Saturday, 11 August 2012

17__Pilgrimage to The Fresco School

I drove out to Los Angeles and visited with iLia Anossov of The Fresco School (Aug 8).  iLia was first exposed to fresco in art school in his native Russia, and now paints and teaches fresco in the US.

iLia standing next to 2 fresco studies on primed plywood (the ligher one is "aged" artifically, whereas the vivid one is not):

The fresco studio:

iLia said that fresco painting does not have to be that expensive.  To save on the cost of slaked lime, one can paint with  2 coats (or even on just one).  He can thinly plaster a previous fresco, and use that for a support.  He can even do practice frescoes with cheap and available Home Depot lime (which has too much magesium for the best buon fresco painting), after slaking that lime for as little as a week (or even less).  Moreover, one might save on dry pigments if he buys them from a masonary supply shop.  In short, students should not be discouraged from painting in fresco, because they can easily start with cheap materials.

iLia painted this fresco on Home Depot lime:

One layer fresco on a burlap-like cloth support:

The important thing is to get a feel for your lime plaster.  Wall frescoes are often painted on 5 layers of lime plaster, but  those layers can work against the artist, if they wick the water out of the top coat too fast, and cause the surface of a fresco painting to dry too fast and crack.  Conversely, if those underlayers are saturated with water, they can keep the surface layer wet for a long time, and painfully delay the painting process.

Moreover, iLia said that one can midst the fresco plaster with an atomizer, during painting and even after the painting is finished, to keep it from drying too fast and cracking.  In fact, misting can make the fresco stronger, as it does with concrete.

If one paints on the fresco plaster while it is still wet, he will mix his pigments with the lime, and the final fresco will suffer dull colors.  However, when the surface is dry enough to absorb the ground pigments, the artist can glaze thinly with color, and the fresco will radiate with vibrant colors when it dries and cures.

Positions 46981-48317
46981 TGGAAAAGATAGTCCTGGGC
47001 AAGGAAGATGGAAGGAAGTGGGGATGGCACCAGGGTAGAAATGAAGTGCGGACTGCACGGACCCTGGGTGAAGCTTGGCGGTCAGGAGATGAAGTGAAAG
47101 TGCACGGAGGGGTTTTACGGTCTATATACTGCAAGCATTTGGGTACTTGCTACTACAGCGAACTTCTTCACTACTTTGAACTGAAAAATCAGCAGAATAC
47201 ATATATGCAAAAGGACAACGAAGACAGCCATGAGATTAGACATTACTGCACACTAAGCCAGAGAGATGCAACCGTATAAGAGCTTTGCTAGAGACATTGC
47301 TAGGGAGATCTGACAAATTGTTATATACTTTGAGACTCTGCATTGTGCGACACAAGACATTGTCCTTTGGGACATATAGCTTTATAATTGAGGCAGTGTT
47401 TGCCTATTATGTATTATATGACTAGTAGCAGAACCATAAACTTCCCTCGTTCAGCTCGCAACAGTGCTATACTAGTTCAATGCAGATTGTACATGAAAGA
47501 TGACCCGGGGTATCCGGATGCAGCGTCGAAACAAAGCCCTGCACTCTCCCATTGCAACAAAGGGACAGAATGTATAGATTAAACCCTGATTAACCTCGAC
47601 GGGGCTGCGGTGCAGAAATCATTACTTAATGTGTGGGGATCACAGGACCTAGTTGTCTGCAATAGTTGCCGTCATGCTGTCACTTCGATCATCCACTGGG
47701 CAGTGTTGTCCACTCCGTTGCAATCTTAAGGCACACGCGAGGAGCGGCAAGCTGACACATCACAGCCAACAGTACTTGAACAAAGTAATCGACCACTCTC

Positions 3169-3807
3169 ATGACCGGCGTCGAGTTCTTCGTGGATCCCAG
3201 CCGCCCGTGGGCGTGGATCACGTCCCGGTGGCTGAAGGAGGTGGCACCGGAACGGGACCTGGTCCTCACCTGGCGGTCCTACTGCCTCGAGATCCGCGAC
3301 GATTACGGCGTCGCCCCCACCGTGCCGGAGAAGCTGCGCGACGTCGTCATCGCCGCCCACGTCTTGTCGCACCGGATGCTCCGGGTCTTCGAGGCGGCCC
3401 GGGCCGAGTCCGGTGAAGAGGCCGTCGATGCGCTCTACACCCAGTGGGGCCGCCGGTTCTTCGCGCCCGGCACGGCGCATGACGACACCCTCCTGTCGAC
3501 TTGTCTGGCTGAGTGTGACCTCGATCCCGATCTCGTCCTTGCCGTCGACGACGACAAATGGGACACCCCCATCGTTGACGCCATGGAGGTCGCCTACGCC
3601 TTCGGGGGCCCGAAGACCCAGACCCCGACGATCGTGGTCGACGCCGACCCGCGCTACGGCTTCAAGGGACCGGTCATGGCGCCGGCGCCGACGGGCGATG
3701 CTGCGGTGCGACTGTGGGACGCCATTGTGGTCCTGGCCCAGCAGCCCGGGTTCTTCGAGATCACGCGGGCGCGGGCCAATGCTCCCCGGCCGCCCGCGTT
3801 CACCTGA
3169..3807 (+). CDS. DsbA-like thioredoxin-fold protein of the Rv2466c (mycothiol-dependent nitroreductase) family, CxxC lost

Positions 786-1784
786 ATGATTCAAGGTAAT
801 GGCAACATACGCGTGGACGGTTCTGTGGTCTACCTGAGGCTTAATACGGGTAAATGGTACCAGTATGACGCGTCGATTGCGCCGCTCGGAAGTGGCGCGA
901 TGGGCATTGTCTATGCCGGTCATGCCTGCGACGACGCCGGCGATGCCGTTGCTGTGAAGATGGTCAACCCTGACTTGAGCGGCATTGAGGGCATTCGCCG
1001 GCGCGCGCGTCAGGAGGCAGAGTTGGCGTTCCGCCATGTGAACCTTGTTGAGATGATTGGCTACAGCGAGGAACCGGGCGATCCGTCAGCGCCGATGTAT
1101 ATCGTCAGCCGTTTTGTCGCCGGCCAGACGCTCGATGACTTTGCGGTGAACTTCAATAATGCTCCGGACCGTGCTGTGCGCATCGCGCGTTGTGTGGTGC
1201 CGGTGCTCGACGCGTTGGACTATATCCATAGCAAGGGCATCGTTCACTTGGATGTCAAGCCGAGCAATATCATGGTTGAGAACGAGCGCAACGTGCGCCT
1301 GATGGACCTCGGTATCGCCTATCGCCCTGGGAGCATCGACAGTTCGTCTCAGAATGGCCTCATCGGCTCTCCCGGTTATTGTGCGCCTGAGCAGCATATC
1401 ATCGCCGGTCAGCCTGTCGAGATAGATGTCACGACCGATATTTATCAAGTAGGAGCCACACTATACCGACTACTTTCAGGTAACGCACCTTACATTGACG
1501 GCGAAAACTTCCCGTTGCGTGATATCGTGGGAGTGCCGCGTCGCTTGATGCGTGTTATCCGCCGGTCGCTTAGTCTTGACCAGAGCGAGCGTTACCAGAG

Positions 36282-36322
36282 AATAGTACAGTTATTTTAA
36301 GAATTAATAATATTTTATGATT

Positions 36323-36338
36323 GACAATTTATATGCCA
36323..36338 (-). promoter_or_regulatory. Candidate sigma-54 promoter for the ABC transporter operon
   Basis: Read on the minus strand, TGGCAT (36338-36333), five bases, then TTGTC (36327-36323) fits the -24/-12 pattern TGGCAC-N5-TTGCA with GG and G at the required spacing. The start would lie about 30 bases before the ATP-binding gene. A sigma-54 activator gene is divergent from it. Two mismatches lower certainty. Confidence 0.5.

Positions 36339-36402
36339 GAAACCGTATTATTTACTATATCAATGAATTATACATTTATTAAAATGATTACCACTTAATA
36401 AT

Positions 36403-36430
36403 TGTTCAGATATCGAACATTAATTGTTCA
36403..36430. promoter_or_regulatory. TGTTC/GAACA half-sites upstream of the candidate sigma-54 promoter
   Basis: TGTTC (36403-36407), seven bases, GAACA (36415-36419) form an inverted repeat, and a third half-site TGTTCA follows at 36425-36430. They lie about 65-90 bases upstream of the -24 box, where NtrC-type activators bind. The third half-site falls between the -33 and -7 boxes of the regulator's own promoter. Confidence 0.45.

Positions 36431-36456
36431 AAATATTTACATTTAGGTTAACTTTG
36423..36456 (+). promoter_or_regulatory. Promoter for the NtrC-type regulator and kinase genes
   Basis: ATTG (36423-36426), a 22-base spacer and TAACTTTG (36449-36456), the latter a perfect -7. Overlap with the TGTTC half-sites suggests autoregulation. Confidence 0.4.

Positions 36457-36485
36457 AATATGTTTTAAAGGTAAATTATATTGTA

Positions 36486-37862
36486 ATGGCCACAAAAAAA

Outdoor frescoes which iLia painted in Los Angeles:

iLia was mentioned in Architectural DigestInterview with iLia.


Fredercio Vigil painted this fresco at SPARC (Social and Public Art Resource Center) near Venice Beach:

(I found Frederico Vigil's mural from this mural list posted online) 


I did not see the Orozco fresco, but note that there are 2 frescoes at Pomona College (the other by Rico LeBrun).


Siqueiros painted a "fresco" -- America Tropical -- in downtown Los Angeles "made of cement rather than the traditional plaster, (which) was completed the night before its dedication on October 9, 1932."  In 1938  this masterpiece was white washed over and forgotten. Now this mural on Olvera Street is currently being restored under a multi-million dollar contract, though it is not yet open to the public (Aug 2012).

1998 reproduction of America Tropical by Siqueiros on the old Self Help Graphics building in East LA:

The Siqueiros mural is currently being restored under this canopy on Olvera Street in downtown LA:

Between the examples of iLia and Siqueiros, I'm inspired to try painting "fresco" on Rocalite, the translucent concrete additive from Mexico. Unlike regular concrete, Rocalite does not set up for 3 hours, giving the artist plenty of time to paint pigments on the surface:

I experimented with the Rocalite hoping to make more translucent concrete sculptures.   Perhaps with this material we can paint a translucent concrete fresco, or even a 3D translucent concrete sculpture with fresco technique.

1 comment:

  1. Really inspiring explorations. Are you still working with fresco these days?